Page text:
With many years’ experience with renewable energy, Claes Fredriksson – Liquid Wind Founder and CEO – has been longing for hydrogen’s potential to be realised.
He is excited to see that the hydrogen discussion is now developing into focused action. Claes proposes that hydrogen-derivates provide a scalable solution to accelerate the energy transition and drastically reduce carbon emissions.
Lately, it feels like the escalating hype and interest in hydrogen is beginning to take on a meaningful form. Which, I hope, can and will lead to focused action to reduce our unhealthy dependence on fossil fuels. The recent publication of the EU Commission’s Hydrogen Strategy Document as well as new investments into hydrogen generating technology, both public and private, are significant and important steps in the right direction.
The commercialisation of hydrogen has been a long time coming. I remain optimistic that over the coming years we will see a supportive regulatory framework and the necessary investments in technology and infrastructure. This will be crucial in accelerating the energy transition, addressing hard-to-abate sectors and achieving a climate neutral Europe by 2050.
I remain optimistic, in part because we have to solve this, and I believe people and communities will come together to do so. And in part because market forces are now converging for hydrogen to succeed – renewable electricity is cheaper and more widely available, green hydrogen production is ramping up and becoming increasingly cost-effective, and demand for low carbon alternatives is growing as transport and industry need to reduce carbon emissions and increase their focus on sustainability.
Previously hydrogen has, to some extent, been portrayed as a ‘magic bullet’ which can fix all our energy needs. Fortunately, the proposed EU Hydrogen Strategy document moves beyond this. It focuses on application areas where the unique properties of hydrogen solve a problem which is otherwise hard to address with current sustainable sources. With investment and support, hydrogen and hydrogen derivates can help to address these gaps in viable and scalable fuel alternatives.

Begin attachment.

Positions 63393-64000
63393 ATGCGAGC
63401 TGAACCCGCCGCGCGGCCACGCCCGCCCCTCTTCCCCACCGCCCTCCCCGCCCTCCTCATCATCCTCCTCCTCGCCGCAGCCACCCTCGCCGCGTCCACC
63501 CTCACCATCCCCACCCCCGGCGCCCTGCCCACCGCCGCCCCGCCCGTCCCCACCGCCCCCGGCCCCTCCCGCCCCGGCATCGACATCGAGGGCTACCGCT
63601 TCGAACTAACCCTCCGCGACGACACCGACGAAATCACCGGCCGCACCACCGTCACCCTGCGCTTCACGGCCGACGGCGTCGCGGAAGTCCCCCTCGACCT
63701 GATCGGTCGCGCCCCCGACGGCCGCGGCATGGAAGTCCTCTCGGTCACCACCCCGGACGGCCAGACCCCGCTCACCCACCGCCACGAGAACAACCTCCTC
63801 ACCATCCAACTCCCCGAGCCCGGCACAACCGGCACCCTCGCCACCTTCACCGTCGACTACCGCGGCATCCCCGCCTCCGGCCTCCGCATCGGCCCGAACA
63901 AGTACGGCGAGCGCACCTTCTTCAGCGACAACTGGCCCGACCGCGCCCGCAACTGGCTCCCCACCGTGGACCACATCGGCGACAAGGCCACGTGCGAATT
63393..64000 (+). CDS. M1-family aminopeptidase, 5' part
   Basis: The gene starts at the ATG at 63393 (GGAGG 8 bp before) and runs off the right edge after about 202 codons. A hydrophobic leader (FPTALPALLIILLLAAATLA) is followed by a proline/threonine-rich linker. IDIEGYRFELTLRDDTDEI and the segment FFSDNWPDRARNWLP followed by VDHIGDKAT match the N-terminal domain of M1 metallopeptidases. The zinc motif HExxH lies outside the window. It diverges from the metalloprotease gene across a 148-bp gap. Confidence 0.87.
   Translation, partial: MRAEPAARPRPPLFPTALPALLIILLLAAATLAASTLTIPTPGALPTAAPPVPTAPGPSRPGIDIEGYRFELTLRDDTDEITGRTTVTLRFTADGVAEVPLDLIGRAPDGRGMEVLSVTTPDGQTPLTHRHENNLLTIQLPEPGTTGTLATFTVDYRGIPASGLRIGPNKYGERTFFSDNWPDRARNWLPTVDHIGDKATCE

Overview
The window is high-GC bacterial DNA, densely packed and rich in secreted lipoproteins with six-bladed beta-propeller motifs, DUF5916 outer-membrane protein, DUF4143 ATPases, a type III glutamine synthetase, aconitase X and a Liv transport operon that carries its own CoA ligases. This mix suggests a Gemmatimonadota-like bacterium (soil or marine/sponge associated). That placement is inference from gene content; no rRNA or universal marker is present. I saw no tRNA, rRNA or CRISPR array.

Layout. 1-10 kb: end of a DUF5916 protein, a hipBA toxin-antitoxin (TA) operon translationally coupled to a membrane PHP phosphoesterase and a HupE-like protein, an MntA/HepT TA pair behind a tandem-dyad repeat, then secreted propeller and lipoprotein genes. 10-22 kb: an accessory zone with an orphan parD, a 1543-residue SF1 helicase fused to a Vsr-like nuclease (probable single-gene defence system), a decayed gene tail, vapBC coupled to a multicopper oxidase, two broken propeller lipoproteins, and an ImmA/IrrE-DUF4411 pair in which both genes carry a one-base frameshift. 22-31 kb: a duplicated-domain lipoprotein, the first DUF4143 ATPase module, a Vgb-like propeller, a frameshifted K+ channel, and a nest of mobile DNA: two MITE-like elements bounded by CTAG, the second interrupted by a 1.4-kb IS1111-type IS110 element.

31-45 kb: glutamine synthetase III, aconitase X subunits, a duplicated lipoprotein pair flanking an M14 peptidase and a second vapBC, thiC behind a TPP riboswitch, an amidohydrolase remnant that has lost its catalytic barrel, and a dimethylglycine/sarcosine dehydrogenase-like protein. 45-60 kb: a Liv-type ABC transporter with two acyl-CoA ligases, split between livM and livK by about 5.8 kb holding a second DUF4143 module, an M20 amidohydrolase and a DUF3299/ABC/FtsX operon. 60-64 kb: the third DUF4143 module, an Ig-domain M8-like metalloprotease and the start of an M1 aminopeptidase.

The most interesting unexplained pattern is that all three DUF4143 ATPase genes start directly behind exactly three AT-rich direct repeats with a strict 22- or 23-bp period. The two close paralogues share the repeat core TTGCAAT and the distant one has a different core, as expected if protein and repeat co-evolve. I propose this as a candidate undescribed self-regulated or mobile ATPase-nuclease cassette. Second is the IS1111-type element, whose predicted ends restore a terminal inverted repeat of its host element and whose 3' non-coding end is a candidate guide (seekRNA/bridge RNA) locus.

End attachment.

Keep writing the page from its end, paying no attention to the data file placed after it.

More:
It is clear that time is not on our side and we need to drastically reduce carbon emissions fast. The Strategy document touches on the role of ‘hydrogen-derived synthetic fuels’, such as eMethanol, commenting that this will be required where higher energy density is needed such as ‘longer-distance and deep-sea shipping’.
Moreover, we see that renewable, synthetic fuels or eFuels, can provide an important transitionary step, and accelerate progress towards climate neutrality. Liquid synthetic fuels are compatible with existing liquid fuel infrastructure, so can be used for shipping and road transportation. With minor modifications we can avoid stranding or scrapping assets before the end of their life. This liquid chemical also provides an ideal feedstock to support the defossilisation of the chemical industry. By using abundant, renewable resources, access to carbon neutral eFuels can be scaled rapidly to support currently hard-to-abate sectors.
Through our work to develop and manage commercial-scale eMethanol facilities, we see that demand side incentives and policies will play a critical role to support the adoption to lower carbon fuels. Costs are decreasing, but it will be several years before hydrogen and hydrogen-derivatives reach price parity with fossil fuels, so production support will be needed to accelerate this transition.
Furthermore, it is important to re-consider how we measure emissions from transport. The full life cycle of the fuel should be taken into account, by measuring from well-to-wheel, rather than splitting this into well-to-tank and tank-to-wheel measurements. The well-to-wheel or well-to–propeller approach will enable renewable and sustainable carbon neutral fuels to become a valuable part of the energy transition.
It is great to see the role of hydrogen taking shape and I look forward to seeing and supporting further action to achieve our carbon neutral future. Liquid Wind and I look forward to further discussions regarding the role of hydrogen and electro-fuels to achieve climate neutral transport in Europe as outlined in the EU Commission’s forthcoming Sustainable and Smart Mobility Strategy.
Claes Fredriksson is the founder and CEO of Liquid Wind, a Carbon Neutral Energy Company striving for a cooler world. From Gothenburg, Sweden, the emerging Company will develop, finance, build and manage replicable facilities to accelerate the transition to carbon neutral transportation and industry. Liquid Wind, with their expert Consortium, will provide investors with bankable eMethanol facilities. The facilities will produce renewable liquid fuel to empower their partners to meet their sustainability goals.